Quilting is a labor of love for The Westmoreland's Ginnie Leiner
Ginnie Leiner is the coordinator of membership and development at The Westmoreland Museum of American Art in Greensburg. In the position she's held for 10 years, she says, she "manages the database and assists the development department in everything it takes to raise money and keep the museum running."
She can see the museum from the sewing room of her house, where she lives with her husband, George Leiner, an associate professor of philosophy at Saint Vincent College. In that sewing room, she is surrounded by the colorful fabrics she uses to make a steady supply of quilts for her loved ones, including two adult daughters and three grandchildren.
Question: What type of quilting do you do?
Answer: I'm a machine quilter – a machine piecer and a machine quilter. Most of my quilts are patchwork. I do cross-stitch quilts as well. I do some appliqué, but I'm pretty much a patchwork addict.
I really like Christmas and Halloween, so a lot of my quilts are made around Christmas and Halloween (themes). I've probably made more Christmas quilts than anything else.
Q: What is it about patchwork that appeals to you?
A: I think I just like making all the corners meet. Life is so frantic and crazy that it's nice to have something that comes into a nice, tight grid. My first husband said I should have been a draftsman because probably my favorite part is the planning.
Even when I was a kid, I was always drawing patterns. I did a quilt once for my brother and the pattern was the tile floor from a pediatrician's office. I just have an eye for repetitive patterns.
Q: How long have you been quilting?
A: I started when I was a newlywed the first time around — I was a child bride. I was 18, so I've been quilting for 48 years.
I learned to sew when I was a teenager, and I made a lot of my clothes, so I'd have all this fabric left over and just got interested in how I could recycle before recycling was a hot thing. I hated to throw things away.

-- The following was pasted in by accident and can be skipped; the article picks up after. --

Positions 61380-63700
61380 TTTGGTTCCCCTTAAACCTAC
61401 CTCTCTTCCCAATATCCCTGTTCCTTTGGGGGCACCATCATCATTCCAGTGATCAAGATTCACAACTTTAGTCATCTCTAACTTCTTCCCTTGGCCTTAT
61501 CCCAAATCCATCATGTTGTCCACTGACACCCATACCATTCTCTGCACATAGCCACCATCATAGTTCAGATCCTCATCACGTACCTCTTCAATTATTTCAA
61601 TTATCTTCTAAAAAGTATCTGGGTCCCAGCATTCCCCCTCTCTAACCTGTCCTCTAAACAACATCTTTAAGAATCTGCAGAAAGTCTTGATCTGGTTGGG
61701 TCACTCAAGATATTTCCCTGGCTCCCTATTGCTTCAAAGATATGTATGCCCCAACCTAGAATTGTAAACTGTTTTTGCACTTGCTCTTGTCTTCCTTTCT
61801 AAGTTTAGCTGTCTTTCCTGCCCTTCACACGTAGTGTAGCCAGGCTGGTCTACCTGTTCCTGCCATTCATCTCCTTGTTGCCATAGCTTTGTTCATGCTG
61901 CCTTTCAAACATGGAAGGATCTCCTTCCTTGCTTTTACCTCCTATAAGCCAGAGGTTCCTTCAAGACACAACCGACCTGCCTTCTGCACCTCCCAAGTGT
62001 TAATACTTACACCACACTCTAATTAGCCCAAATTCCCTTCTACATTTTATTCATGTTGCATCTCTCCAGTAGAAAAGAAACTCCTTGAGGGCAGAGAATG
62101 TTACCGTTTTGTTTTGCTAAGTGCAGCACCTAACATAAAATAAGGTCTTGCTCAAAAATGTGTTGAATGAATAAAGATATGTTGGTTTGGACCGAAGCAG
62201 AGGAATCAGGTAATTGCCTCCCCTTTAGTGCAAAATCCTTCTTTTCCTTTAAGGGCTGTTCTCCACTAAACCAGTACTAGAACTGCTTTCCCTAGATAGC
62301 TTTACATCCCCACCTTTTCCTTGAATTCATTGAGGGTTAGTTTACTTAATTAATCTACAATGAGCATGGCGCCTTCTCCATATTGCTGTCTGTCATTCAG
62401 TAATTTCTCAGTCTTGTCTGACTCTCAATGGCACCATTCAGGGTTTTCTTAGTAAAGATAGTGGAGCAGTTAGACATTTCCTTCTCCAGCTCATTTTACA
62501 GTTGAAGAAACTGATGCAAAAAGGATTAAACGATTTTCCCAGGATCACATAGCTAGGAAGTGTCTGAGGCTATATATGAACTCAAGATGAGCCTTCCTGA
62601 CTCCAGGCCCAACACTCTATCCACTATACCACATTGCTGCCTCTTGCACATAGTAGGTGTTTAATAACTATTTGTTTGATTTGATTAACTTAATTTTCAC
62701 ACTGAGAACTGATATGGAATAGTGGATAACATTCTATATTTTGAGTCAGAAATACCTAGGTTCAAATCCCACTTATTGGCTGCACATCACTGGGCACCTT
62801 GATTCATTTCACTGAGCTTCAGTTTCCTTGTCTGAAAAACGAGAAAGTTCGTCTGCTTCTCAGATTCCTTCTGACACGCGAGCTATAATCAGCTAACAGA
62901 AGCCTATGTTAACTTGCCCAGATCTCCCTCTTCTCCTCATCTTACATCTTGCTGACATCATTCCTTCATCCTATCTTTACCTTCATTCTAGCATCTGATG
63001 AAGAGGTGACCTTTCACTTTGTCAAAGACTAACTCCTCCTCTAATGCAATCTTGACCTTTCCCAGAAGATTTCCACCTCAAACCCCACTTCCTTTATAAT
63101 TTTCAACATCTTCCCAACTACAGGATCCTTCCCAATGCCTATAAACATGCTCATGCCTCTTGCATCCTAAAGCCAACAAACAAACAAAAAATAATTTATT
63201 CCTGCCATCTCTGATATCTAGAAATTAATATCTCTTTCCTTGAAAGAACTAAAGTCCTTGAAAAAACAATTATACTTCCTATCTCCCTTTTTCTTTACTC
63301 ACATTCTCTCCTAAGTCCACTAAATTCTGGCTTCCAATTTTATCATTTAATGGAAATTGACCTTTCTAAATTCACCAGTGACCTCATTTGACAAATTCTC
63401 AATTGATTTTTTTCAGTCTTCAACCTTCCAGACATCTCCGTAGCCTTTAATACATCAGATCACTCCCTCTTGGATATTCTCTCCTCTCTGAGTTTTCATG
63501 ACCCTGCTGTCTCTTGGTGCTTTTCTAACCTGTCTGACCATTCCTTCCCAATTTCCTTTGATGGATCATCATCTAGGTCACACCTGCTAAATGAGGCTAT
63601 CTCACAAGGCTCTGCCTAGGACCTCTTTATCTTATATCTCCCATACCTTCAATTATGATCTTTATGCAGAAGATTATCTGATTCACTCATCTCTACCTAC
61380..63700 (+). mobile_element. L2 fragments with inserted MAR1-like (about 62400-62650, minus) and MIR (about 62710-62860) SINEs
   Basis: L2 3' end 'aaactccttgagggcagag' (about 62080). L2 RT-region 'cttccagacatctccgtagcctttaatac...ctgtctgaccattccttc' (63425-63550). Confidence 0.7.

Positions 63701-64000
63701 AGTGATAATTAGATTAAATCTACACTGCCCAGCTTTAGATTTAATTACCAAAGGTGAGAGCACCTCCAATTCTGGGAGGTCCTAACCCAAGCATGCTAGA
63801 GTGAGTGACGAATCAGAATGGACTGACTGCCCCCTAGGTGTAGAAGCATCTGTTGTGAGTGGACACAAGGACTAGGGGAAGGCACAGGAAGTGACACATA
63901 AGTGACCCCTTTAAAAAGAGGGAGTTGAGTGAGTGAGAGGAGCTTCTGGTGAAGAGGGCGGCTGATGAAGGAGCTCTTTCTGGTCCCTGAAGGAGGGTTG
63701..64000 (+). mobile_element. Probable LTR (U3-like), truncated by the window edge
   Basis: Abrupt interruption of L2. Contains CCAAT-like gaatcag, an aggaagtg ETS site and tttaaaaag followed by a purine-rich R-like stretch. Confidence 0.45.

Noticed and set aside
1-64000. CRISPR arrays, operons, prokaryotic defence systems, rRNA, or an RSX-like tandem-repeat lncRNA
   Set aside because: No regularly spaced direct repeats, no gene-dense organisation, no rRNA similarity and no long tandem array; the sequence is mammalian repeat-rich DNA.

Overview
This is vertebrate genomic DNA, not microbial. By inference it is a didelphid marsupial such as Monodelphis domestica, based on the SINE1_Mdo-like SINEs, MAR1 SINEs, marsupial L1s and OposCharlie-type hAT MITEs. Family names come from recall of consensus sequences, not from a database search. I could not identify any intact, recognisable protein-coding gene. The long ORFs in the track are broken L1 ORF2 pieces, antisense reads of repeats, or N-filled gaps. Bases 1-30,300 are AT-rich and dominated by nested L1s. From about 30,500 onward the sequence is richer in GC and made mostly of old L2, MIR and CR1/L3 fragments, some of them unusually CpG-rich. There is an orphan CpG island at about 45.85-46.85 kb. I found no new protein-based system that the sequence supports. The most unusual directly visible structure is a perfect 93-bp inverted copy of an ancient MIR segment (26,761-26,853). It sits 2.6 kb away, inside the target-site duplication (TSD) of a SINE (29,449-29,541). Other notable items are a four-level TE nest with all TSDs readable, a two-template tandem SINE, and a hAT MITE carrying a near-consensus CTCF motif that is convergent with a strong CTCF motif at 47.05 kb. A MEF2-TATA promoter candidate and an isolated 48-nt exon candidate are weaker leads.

Q: Do you know how many quilts you've made over the years?
A: I'm working on my 150th quilt.
Q: How long does it usually take to complete one?
A: That's the first question everyone always asks. It just depends on how complicated it is and how big it is. A good year is three quilts – if I get three quilts done, I'm happy.
Q: Where do you get your fabrics?
A: Usually I would just go to Jo-Ann (Fabrics), but I really appreciate small quilt shops and what they're trying to do. They generally have more unique – and more pricey, because they're smaller – fabrics. I buy fabrics online. I get them on eBay even. And I'll go to thrift stores and look for vintage items of clothing or curtains or stuff like that.
Q: With people who do traditional crafts like quilting, there's often a family connection. Did you learn from a relative?
A: My grandmother quilted. She didn't really teach me, but we would compare what we were working on. She was a machine piecer and a hand quilter, so I always admired the patience she had to hand quilt. I had a great-grandmother on the other side who also quilted. I remember her, but I never really knew her. I didn't know she was a quilter until I started. So I guess there's a family tradition.
My younger daughter has taken up quilting, which pleases me to no end. She started out making T-shirt quilts and now she's branching out into other quilts. She's doing beautiful work and I'm really proud of her.
Q: It seems like there's often a meditative quality to repetitive work like quilting. Is it that way for you?
A: It is. I work on all kinds of things in my head when I'm piecing and ironing – because there's a lot of ironing that goes on – and when I'm pinning and when I'm quilting. I work out all the world's problems.
Q: Have you shown your work anywhere?
A: I've had quilts in a few local places. I had a show at Saint Vincent in 2015-16, which was a real honor.
Shirley McMarlin is a Tribune-Review staff writer. Reach her at 724-836-5750, firstname.lastname@example.org or via Twitter @shirley_trib.